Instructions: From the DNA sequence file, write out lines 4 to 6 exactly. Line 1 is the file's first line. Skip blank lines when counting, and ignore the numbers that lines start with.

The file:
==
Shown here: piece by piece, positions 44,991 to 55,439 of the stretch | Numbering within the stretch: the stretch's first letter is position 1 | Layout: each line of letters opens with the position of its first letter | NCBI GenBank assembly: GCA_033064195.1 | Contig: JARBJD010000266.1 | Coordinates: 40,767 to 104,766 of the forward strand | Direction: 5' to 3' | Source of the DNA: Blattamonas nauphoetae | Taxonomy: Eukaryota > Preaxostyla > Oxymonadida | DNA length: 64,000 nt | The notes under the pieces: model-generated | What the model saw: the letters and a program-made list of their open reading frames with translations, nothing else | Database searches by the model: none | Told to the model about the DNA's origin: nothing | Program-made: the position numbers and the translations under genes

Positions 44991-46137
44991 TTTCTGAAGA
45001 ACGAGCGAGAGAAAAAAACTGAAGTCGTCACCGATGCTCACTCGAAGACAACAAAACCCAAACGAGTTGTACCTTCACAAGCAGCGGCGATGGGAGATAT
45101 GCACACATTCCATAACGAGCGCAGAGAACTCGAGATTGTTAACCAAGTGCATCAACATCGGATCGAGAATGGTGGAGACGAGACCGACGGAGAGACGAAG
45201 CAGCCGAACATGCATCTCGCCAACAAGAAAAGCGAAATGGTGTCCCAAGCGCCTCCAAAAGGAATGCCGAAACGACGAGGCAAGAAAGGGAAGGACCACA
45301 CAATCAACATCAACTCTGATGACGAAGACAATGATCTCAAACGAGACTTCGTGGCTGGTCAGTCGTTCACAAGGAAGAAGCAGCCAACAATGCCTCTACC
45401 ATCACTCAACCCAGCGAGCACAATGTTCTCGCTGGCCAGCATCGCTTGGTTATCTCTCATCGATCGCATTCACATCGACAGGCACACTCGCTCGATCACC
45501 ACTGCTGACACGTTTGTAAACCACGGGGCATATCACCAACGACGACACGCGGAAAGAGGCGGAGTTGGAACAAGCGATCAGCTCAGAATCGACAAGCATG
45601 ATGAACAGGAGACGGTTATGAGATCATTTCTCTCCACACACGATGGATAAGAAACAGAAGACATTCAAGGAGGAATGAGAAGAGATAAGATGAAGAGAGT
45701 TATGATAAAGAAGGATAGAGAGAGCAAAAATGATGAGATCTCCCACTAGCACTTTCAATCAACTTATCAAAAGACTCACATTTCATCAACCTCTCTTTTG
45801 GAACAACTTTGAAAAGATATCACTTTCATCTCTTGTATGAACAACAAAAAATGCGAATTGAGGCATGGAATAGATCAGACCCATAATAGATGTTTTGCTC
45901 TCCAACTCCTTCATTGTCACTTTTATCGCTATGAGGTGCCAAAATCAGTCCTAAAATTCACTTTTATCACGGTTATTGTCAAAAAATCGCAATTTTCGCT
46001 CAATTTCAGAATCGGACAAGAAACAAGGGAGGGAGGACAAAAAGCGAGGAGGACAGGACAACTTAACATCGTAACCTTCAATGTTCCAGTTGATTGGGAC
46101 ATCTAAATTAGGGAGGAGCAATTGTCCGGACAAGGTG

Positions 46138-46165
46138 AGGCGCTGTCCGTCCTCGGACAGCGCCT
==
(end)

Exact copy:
45001 ACGAGCGAGAGAAAAAAACTGAAGTCGTCACCGATGCTCACTCGAAGACAACAAAACCCAAACGAGTTGTACCTTCACAAGCAGCGGCGATGGGAGATAT
45101 GCACACATTCCATAACGAGCGCAGAGAACTCGAGATTGTTAACCAAGTGCATCAACATCGGATCGAGAATGGTGGAGACGAGACCGACGGAGAGACGAAG
45201 CAGCCGAACATGCATCTCGCCAACAAGAAAAGCGAAATGGTGTCCCAAGCGCCTCCAAAAGGAATGCCGAAACGACGAGGCAAGAAAGGGAAGGACCACA